Thursday, February 11, 2010
In the case of Night Watch, I was decidedly behind the curve. The Internet film community has been all a buzz with great things to say about the Russian-made fantasy/horror film since it came out in 2004, but I just never got around to seeing it. Well, I finally picked up a used copy for cheap at a local store called Buy Backs, and sat down for an evening with this film, and a bottle of beer. The beer was good, but the film was better.
I don't want to spoil the plot for those of you that haven't seen the film yet, so I will keep my remarks brief. Night Watch is a bad ass movie right out of the blocks, and brings some fresh new angles, perspectives, and tricks to the art of film making. The film is a classic tale of good vs. evil, and the balance that must be maintained between the dark and the light in order for all things to exist in harmony. And as in most tales like these, it is the light that is ever attempting to maintain the status quo, while the dark tries to pull things out of balance and in its favor.
The film begins with a great medieval battle between two factions of Others (basically people with extraordinary gifts or abilities), light and dark. The battle rages on until the leaders of these warring factions realize that there can be no end unless an agreement is reached. This truce sets up the plot of Night Watch.
Present day Russia and the Day Watch watches the light to make sure they do not slip up on their end of the bargain, and the night watch watches the dark to ensure that they maintain their end of it. But, like all typical bad guys, the leader of the dark Others, Zavulon, has hatched a plan to ensure that a chosen one, who is yet to be born, will choose the dark over the light. If this sounds like the story of the fall of Anakin, then you are right. The frame work is there all right, but only on the surface.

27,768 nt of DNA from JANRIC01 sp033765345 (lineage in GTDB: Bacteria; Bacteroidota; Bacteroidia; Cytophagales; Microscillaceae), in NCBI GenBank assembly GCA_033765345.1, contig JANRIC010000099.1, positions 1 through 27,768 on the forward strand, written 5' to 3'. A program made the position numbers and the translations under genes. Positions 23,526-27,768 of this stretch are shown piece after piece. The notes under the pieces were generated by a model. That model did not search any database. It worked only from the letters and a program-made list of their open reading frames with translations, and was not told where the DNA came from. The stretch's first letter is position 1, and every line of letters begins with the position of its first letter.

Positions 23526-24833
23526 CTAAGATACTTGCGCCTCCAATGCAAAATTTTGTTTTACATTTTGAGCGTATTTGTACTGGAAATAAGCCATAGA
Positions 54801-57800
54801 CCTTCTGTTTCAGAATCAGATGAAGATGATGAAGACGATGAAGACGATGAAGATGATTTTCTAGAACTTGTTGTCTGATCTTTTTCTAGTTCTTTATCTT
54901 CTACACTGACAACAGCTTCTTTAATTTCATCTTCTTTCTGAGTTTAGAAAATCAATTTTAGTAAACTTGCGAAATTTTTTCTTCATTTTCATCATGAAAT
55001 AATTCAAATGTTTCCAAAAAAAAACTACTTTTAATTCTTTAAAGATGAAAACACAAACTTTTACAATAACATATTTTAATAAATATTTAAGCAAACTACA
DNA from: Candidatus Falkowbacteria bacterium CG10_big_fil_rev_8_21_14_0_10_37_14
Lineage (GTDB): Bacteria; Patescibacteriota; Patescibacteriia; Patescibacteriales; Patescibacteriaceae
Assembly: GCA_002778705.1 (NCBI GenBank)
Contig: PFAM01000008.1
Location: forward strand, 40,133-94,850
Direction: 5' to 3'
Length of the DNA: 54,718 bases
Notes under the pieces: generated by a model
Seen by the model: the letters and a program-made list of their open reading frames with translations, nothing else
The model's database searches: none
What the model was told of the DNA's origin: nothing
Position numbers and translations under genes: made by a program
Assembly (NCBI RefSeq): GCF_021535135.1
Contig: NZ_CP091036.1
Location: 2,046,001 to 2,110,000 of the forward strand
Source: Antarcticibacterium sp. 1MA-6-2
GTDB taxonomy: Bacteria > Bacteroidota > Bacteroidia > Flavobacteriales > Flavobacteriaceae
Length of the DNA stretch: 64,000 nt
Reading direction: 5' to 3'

I'm sure that you can guess where the rest of the film is headed, but I will assure you that the finished product is not the trite nonsense that you would expect from a typical Hollywood movie. All in all, it was a pretty darn good film with some great visual effects, and excellent acting. The director really had a nice way of looking at things, and the battle at the beginning was exciting enough that I went back and watched it again. I definitely recommend the film to fans of fantasy, action, sci-fi, or horror. Night Watch has a little of everything. (Dad, you can borrow my copy, okay?)
Night Watch reminded me that international film is worth the time and effort to seek it out. And finding new and great films is never a bad thing here at The Sound and Fury.
Night Watch is followed by Day Watch, and an as yet unreleased third film Twilight Watch.